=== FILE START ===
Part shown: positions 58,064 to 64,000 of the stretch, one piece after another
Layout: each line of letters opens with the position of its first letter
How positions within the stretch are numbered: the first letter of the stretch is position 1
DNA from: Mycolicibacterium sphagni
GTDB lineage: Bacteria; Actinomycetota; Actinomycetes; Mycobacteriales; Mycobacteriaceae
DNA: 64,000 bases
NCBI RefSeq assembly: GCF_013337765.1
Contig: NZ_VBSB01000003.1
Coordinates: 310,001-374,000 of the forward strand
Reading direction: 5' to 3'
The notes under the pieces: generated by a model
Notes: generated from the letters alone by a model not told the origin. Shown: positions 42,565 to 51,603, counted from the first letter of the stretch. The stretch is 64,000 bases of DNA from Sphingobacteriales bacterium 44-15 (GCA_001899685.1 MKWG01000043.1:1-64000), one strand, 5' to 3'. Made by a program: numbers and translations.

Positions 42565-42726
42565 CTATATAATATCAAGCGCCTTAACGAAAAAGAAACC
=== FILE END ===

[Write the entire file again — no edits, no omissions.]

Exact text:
Part shown: positions 58,064 to 64,000 of the stretch, one piece after another
Layout: each line of letters opens with the position of its first letter
How positions within the stretch are numbered: the first letter of the stretch is position 1
DNA from: Mycolicibacterium sphagni
GTDB lineage: Bacteria; Actinomycetota; Actinomycetes; Mycobacteriales; Mycobacteriaceae
DNA: 64,000 bases
NCBI RefSeq assembly: GCF_013337765.1
Contig: NZ_VBSB01000003.1
Coordinates: 310,001-374,000 of the forward strand
Reading direction: 5' to 3'
The notes under the pieces: generated by a model
Notes: generated from the letters alone by a model not told the origin. Shown: positions 42,565 to 51,603, counted from the first letter of the stretch. The stretch is 64,000 bases of DNA from Sphingobacteriales bacterium 44-15 (GCA_001899685.1 MKWG01000043.1:1-64000), one strand, 5' to 3'. Made by a program: numbers and translations.

Positions 42565-42726
42565 CTATATAATATCAAGCGCCTTAACGAAAAAGAAACC